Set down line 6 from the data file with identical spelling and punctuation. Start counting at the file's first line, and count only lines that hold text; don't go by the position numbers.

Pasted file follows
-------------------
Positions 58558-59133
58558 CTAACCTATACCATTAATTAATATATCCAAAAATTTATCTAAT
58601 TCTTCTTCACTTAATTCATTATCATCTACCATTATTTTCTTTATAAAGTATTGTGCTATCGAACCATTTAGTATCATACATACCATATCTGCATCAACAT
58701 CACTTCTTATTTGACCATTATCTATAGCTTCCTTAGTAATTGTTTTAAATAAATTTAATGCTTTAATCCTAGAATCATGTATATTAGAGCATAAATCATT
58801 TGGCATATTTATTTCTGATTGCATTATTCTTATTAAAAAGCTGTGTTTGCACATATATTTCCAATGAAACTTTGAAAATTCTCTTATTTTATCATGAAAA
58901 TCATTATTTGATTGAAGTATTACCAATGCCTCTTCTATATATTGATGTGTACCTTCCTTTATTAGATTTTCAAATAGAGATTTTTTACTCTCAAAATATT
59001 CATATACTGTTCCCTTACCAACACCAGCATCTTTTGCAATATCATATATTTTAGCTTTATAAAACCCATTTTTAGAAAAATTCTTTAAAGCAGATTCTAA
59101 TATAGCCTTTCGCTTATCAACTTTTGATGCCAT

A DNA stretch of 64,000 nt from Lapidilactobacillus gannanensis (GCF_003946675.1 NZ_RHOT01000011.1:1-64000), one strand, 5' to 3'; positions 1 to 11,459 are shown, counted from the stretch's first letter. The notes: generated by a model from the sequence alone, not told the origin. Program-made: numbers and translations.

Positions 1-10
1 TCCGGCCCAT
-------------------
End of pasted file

58901 TCATTATTTGATTGAAGTATTACCAATGCCTCTTCTATATATTGATGTGTACCTTCCTTTATTAGATTTTCAAATAGAGATTTTTTACTCTCAAAATATT